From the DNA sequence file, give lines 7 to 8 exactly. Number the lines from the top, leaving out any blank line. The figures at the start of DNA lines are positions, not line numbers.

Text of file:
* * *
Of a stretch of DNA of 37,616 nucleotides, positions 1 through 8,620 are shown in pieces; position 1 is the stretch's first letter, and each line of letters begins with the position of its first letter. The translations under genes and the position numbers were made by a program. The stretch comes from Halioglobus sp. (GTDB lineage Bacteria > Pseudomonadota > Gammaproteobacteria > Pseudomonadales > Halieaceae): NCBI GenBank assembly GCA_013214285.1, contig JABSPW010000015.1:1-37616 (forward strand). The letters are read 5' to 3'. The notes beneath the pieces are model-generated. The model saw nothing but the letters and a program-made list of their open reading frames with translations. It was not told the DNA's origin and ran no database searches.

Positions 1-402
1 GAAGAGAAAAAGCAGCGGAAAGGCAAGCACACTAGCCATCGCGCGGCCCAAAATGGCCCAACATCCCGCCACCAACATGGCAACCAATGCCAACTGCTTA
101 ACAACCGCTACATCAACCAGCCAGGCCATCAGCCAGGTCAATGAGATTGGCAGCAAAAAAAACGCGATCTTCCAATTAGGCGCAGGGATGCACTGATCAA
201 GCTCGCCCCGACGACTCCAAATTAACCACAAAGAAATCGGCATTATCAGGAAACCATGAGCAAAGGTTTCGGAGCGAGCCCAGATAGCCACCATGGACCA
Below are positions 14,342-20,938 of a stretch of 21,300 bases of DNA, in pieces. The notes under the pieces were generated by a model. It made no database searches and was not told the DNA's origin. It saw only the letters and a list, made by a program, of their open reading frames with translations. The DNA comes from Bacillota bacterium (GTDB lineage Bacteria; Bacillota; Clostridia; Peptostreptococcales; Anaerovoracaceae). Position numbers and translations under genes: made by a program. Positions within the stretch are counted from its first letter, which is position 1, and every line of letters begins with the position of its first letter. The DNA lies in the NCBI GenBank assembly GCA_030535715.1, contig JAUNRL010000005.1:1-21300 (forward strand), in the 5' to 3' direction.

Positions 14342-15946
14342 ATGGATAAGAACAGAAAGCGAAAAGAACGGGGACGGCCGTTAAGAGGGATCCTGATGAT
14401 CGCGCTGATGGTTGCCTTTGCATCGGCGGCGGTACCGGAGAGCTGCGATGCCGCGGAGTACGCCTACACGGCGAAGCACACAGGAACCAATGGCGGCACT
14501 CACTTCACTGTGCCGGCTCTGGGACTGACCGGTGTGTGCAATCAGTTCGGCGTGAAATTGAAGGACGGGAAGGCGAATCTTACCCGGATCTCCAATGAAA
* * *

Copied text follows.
Positions 14342-15946
14342 ATGGATAAGAACAGAAAGCGAAAAGAACGGGGACGGCCGTTAAGAGGGATCCTGATGAT